A band as uniquely progressive deserves an equally progressive description and I’ve struggled with it for almost a month now re-examining the breadth of genre and style expressed on their second full-length ‘Dawning’. The aggregate sound of Dark Hound is melodic thrash with a 90’s groove metal veneer that teeters between alternative metal, progressive thrash and escapes some of slow-paced modern rock doldrums of their self-titled debut. The alterna-metal touches seem rooted in subconscious influences from the early 2000 era of radio metal, which permeates groups like Gojira in the same way. It’s not as if they sound like Spineshank or Nothingface but there is a gloss and angst that pops up in their melody-heavy moments. In fact this is one of the more successfully melodic thrash-related albums I’ve heard in a few years. Dark Hound have a sense for memorable moments that never feels dumbed-down or cheap.
So, if I’m going to call this progressive thrash metal then qualifying that is going to be challenging because ‘Dawning’ is certainly not Devin Townsend or Vektor for that matter and it’d be misleading to throw around the word progressive in the sense of expected norms. Dark Hound recall an era of bands like Psychotic Waltz, Depressive Age and Anacrusis‘ ‘Screams and Whispers‘ in their mid-90’s prime where each band rejected the trappings of aggressive, high speed thrash in favor of catchier tracks and oddball progressive metal antics though those bands owed more to Voivod than Dark Hound owes to more modern rock/alternative music. With each song clocking in around 3-5 minutes you’re not getting huge epic tracks but rather several well thought out mid-paced thrash/groove songs that avoid the silly nu-metal pit riffs typically associated with groove metal.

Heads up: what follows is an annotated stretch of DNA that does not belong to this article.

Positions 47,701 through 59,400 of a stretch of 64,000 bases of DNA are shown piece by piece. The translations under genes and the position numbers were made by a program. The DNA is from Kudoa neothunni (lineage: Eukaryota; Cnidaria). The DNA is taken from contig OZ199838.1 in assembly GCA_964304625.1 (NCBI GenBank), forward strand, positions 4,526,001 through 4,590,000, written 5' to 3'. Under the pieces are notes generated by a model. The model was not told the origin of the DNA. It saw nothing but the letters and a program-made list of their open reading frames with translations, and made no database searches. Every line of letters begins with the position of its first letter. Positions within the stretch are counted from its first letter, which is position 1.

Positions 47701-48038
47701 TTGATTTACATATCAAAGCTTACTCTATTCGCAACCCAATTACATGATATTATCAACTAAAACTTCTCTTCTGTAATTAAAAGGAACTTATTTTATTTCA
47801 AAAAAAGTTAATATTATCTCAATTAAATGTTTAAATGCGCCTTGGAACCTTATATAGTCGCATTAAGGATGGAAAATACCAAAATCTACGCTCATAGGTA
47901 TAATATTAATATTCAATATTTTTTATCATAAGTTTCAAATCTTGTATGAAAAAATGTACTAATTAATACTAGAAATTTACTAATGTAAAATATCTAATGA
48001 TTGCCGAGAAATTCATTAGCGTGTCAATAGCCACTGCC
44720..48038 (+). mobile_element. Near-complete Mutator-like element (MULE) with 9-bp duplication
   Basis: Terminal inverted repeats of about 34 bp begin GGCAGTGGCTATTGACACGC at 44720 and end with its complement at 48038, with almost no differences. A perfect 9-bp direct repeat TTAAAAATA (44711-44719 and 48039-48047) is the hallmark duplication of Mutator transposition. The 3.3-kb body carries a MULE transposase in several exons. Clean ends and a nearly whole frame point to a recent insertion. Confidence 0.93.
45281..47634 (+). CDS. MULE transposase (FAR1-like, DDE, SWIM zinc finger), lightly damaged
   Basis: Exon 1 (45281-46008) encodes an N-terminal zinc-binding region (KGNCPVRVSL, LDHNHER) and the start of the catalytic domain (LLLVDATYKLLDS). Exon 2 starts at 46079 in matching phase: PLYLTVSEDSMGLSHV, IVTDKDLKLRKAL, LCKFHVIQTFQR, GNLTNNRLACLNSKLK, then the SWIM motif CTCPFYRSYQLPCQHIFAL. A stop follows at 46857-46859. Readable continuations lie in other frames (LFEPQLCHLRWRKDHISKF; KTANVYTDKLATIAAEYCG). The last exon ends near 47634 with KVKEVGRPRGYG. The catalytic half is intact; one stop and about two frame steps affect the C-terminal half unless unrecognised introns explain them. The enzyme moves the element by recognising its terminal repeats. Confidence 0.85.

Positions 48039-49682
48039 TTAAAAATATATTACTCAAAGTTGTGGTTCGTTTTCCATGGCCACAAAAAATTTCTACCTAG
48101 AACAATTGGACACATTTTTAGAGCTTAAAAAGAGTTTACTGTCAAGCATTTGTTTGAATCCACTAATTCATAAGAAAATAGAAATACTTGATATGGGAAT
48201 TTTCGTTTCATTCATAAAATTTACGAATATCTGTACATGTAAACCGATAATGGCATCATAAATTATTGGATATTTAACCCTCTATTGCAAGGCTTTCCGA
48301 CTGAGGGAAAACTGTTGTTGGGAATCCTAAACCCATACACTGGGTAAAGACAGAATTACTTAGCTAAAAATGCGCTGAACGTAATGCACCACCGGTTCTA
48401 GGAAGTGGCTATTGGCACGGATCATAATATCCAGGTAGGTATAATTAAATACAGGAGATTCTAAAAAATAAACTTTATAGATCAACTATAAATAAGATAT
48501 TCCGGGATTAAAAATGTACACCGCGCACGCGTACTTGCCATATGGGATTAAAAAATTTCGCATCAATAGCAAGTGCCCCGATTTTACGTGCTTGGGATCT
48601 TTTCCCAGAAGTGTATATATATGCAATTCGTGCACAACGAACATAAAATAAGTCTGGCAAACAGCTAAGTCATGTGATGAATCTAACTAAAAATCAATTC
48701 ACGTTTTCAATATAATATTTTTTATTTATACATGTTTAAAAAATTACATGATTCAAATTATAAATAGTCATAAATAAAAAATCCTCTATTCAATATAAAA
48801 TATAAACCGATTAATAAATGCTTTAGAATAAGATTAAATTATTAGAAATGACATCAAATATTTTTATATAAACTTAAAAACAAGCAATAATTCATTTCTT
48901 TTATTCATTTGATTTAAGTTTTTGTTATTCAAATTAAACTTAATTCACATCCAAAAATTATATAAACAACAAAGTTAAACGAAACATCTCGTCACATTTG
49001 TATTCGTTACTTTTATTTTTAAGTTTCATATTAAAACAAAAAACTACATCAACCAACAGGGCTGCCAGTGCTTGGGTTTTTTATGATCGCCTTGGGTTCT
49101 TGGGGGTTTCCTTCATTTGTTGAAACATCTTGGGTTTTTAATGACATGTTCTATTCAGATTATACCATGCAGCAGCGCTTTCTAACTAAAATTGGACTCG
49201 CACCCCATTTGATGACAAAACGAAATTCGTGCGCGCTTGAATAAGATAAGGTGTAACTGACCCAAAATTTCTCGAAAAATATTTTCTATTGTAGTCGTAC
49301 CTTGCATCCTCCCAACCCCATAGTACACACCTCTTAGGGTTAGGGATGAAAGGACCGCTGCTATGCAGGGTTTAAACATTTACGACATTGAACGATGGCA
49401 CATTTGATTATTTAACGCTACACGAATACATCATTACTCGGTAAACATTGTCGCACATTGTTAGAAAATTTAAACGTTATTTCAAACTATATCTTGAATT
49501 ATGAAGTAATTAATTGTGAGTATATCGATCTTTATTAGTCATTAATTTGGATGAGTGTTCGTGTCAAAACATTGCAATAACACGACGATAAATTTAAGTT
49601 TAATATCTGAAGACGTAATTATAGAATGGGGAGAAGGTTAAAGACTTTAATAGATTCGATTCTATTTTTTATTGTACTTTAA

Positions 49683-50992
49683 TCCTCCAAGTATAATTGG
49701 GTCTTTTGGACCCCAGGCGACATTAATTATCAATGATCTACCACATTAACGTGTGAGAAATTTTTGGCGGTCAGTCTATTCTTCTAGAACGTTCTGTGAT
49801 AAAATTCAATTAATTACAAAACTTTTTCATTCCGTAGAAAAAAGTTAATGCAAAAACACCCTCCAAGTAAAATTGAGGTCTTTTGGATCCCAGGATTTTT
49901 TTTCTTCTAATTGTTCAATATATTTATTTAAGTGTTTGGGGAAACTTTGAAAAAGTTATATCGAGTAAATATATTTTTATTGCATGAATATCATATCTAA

Gross Reality released an album with similar intent and some similarly good melodic thrash ideas in 2017, but it pales in comparison with Dark Hound’s sense of variation and some really fantastic guitar performances. ‘Dawning’ doesn’t have the biggest, loudest most shredding guitar work around instead their clever riffs cherry-pick cool ideas from power metal, old school thrash, and it all stays relatively mid-paced and easy to digest. I don’t know if this appeals to my senses because I grew up in the 90’s/00’s but the combination of populist progressive metal and the lack of producer-molested ideas makes for 50 minutes of pretty decent stuff. They could have cut the playtime down to 40 minutes and worked on some of these ideas a bit longer; the last three tracks build up nicely but “Thrashgasm” accomplishes nothing and “Here Lies Truth” needed a little more time in the oven and leaves the album on a slightly sleepy note. Otherwise I was surprised that I even gave ‘Dawning’ a chance beyond the opener, yet pretty glad I did. I would suggest starting with the track “Guilt Tripper” if possible, it is a better introduction to the band’s ability to flip the script in and out of thrash/CKY/Voivod compared to the slightly doofy first track. Well worth giving a chance, it certainly grew on me despite a few early cringes.
|Released||January 19, 2018|
|Official Dark Hound Website||Follow Dark Hound on Facebook|
I don’t need eyes to see. 3.0/5.0
<strong>Help Support Grizzly Butts’ goals with a donation:</strong>
Please consider donating directly to site costs and project funding using PayPal.